Epidural Analgesia, Beta-Endorphin Concentrations in Colostrum, and Infant Neurobehavior as Breast-Feeding Predictors
Recruitment status was Not yet recruiting
Presently, the literature addressing the relationship between epidural analgesia and likelihood of breast-feeding is inconclusive. Numerous studies have found that epidurals, administered prior to vaginal delivery of a full-term, healthy neonate, significantly decrease lactation success at follow-up times ranging from 24 hours to 6 months postpartum. One proposed mechanism is that analgesics, by decreasing maternal pain during labor, decrease maternal endorphin production and result in the transmission of lower endorphin levels to the neonate during breast-feeding. Lower endorphin levels, in turn, may render the neonate less likely to suckle optimally. Other studies have found that epidural analgesia does not significantly decrease lactation success when used during the vaginal delivery of a full-term, healthy neonate.
Although most studies to date have compared the breast-feeding success of epidural recipients and non-recipients at various points postpartum, they do not specifically note whether deficient feeding behaviors on the part of the infant contribute to failed breast-feeding. The present study uses the LATCH assessment tool to score the infant's ability to latch onto the breast and the presence of audible swallowing, as well as the mother's level of physical comfort with breast feeding, whether she can successfully position the infant for feeding on her own, and whether her nipples are inverted, everted, or flat. Thus, the LATCH assessment enables the separation of multiple factors that may contribute to breast-feeding failure. A multivariate regression analysis will determine how strongly the probability of breast-feeding at hospital discharge correlates with epidural duration, LATCH scores, and beta-endorphin concentrations in colostrum.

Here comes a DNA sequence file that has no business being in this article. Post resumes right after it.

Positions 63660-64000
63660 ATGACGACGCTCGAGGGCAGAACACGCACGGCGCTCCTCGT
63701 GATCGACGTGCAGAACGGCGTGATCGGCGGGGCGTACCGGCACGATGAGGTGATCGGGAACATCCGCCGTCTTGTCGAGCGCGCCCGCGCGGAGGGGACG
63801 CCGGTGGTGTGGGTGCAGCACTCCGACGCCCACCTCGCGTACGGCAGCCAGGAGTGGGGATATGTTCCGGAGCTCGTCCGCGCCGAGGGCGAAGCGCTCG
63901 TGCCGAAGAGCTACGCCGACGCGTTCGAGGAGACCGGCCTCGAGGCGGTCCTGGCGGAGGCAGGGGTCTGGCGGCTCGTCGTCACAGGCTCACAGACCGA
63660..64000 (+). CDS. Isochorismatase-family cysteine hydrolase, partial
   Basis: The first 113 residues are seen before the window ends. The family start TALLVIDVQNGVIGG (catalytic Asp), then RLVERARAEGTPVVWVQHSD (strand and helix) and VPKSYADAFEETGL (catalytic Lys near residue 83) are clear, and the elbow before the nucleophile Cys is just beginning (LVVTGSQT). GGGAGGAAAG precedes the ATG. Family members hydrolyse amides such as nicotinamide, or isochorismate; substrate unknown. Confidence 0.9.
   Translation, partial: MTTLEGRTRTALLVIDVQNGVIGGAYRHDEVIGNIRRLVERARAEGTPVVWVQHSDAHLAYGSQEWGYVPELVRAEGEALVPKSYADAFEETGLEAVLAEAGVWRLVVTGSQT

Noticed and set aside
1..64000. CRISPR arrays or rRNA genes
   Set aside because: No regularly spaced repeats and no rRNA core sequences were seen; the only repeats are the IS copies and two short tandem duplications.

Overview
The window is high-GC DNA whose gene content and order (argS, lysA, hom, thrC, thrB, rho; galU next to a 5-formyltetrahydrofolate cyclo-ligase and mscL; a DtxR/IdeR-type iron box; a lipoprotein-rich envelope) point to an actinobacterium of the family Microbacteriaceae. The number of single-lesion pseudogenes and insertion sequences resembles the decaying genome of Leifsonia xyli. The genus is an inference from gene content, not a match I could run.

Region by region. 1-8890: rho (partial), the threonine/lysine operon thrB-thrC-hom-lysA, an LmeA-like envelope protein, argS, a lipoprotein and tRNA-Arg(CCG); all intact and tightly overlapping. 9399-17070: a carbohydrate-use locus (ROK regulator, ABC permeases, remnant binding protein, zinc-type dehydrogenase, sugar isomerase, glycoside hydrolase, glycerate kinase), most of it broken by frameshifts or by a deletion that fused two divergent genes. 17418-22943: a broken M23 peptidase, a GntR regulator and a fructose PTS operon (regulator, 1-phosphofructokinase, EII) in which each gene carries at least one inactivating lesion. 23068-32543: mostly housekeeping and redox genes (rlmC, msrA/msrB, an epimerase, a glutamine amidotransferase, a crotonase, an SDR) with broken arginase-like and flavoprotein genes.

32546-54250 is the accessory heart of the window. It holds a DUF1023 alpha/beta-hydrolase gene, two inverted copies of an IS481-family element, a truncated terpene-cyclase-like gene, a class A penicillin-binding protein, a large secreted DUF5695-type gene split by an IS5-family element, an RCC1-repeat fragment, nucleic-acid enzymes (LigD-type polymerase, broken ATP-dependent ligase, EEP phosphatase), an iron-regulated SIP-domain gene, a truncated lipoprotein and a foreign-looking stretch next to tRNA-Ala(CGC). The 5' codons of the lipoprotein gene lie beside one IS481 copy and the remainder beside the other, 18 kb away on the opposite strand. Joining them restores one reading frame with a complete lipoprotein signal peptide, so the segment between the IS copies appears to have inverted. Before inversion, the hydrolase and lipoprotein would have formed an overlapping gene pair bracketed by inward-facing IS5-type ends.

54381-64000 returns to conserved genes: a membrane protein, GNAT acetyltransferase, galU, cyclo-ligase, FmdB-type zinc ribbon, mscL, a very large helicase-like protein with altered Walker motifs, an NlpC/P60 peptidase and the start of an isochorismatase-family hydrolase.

|Study Design:||Observational Model: Cohort
Time Perspective: Prospective
|Official Title:||Investigating Potential Determinants of Breast-Feeding Probability: Epidural Analgesia, Beta-Endorphin Concentrations in Colostrum, and Infant Feeding Behavior|
- Breast-Feeding at Discharge [ Time Frame: Entire duration of postpartum hospital stay, average 2 days ] [ Designated as safety issue: No ]The primary outcome measure is whether the subject is breast-feeding her infant, either exclusively or with bottle supplementation, at the time of hospital discharge.
Colostrum samples collected 2x/d for duration of postpartum hospital stay, which is, on average, 2d.
|Study Start Date:||October 2010|
|Estimated Study Completion Date:||March 2012|
|Estimated Primary Completion Date:||May 2011 (Final data collection date for primary outcome measure)|
Subjects who received epidural analgesia during labor
Subjects who did not receive epidural analgesia during labor
Please refer to this study by its ClinicalTrials.gov identifier: NCT01191970
|Contact: Charles E Smith, M.D.||firstname.lastname@example.org|
|United States, Ohio|
|MetroHealth Medical Center||Not yet recruiting|
|Cleveland, Ohio, United States, 44109|
|Sub-Investigator: Charles E Smith, M.D.|
|Study Director:||Charles E Smith, M.D.||Dept. of Anesthesiology, MetroHealth Medical Center|